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Recent papers in BMJ Support and Palliative Care concerning advance care plans (ACP) offer empirical evidence that helps us to understand how ACP are, and should be, applied.1 2 They are welcome and timely as critics often argue that palliative medicine sometimes values opinion over evidence.
However, even in medicine, some things do not need evidence as proof: indeed, their value may be clear despite the evidence. ACP is an example, properly done, it captures a unique narrative. Rationality and professionalism are the justification: personhood, respect for autonomy, confidentiality, consent are all inherent to healthcare.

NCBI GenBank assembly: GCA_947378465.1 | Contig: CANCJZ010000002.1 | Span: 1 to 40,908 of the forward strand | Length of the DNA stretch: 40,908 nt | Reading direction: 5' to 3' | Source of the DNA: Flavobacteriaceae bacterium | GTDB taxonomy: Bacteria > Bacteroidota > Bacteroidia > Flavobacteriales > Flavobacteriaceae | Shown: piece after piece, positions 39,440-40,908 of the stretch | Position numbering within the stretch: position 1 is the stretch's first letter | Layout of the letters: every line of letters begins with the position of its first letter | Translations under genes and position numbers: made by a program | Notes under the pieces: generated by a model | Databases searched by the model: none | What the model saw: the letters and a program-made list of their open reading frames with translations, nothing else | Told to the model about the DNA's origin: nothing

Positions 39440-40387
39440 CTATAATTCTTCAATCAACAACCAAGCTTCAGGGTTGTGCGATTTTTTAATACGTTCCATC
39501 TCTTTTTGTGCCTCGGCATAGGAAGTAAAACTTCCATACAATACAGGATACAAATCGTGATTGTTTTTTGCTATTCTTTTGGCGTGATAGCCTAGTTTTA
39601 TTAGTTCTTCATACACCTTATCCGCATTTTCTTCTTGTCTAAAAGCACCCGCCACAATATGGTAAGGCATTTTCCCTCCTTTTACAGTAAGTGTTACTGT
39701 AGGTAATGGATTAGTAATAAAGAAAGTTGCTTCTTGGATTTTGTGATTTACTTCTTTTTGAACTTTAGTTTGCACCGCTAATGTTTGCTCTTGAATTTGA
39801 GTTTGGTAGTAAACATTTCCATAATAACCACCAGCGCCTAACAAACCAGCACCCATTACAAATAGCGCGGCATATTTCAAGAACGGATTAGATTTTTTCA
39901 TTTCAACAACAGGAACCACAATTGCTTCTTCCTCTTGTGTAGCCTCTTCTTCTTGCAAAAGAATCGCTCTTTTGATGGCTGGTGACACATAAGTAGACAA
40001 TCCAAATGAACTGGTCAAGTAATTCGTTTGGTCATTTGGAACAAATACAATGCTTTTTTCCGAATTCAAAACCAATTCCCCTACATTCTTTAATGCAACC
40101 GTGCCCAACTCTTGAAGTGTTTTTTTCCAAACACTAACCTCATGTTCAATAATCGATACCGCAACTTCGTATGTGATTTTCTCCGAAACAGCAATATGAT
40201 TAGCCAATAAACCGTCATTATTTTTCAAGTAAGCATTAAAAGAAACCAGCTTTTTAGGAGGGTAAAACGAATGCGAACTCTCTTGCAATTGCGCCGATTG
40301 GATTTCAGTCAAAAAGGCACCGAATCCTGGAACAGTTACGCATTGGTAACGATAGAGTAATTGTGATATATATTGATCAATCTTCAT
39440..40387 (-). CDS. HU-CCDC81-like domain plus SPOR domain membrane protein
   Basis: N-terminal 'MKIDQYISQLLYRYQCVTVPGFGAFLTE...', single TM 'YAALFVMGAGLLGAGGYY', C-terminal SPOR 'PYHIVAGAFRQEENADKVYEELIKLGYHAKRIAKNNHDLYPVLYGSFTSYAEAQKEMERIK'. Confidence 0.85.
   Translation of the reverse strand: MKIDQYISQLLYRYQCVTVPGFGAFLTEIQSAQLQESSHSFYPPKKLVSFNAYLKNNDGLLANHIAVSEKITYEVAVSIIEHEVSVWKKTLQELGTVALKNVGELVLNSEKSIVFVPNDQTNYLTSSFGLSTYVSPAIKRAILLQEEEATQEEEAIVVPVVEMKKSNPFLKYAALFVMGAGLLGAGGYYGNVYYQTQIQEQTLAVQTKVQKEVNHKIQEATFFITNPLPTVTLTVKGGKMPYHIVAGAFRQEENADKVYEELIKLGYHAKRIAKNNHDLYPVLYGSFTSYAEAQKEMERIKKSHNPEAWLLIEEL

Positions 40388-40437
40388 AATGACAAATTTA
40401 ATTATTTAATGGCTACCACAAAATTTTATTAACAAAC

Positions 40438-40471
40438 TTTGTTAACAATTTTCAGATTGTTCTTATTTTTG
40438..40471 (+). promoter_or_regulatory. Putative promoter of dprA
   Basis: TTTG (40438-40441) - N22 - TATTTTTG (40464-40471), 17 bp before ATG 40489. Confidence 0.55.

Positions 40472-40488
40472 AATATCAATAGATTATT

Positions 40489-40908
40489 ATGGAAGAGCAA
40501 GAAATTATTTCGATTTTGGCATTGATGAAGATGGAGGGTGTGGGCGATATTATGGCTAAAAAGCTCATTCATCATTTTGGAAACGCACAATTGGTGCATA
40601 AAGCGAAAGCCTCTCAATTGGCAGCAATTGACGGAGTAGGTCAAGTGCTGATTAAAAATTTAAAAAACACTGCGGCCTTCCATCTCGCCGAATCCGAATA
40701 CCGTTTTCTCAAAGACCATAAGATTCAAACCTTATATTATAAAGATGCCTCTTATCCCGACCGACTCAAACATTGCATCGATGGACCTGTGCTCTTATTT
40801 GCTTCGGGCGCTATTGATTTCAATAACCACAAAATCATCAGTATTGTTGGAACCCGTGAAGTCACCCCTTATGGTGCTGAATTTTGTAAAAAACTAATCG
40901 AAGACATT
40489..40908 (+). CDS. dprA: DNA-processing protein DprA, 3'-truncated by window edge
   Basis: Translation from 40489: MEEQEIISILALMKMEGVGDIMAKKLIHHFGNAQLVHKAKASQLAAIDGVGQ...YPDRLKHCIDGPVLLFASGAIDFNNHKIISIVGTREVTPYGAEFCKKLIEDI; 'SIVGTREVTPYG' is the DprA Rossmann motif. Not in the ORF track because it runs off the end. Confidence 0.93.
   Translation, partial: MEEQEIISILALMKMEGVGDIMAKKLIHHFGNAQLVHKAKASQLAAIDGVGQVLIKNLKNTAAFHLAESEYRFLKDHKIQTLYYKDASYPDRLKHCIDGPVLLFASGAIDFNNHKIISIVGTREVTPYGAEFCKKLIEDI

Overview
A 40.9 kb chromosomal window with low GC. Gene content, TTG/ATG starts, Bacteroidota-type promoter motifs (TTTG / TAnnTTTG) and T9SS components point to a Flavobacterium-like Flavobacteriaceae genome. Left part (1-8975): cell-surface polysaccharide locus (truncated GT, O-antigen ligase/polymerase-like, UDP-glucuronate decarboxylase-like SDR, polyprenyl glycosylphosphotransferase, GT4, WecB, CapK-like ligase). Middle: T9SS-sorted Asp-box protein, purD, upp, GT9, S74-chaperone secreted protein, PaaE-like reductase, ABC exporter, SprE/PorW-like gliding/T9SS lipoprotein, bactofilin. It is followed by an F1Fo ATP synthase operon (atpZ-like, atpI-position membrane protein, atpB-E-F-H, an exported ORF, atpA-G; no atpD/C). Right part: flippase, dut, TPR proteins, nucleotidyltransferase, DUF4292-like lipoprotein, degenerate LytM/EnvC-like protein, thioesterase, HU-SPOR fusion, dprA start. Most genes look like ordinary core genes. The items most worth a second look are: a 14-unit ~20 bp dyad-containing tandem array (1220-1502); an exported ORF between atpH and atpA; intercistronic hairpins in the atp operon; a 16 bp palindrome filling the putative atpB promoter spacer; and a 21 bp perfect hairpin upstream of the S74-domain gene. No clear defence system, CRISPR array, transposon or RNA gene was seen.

The importance of ACP as a person’s narrative (and not just a quick reference for decision-making) is to protect them from being ‘done to’—the Liverpool Care …
Funding The authors have not declared a specific grant for this research from any funding agency in the public, commercial or not-for-profit sectors.
Competing interests None declared.
Patient consent for publication Not required.
Provenance and peer review Not commissioned; internally peer reviewed.
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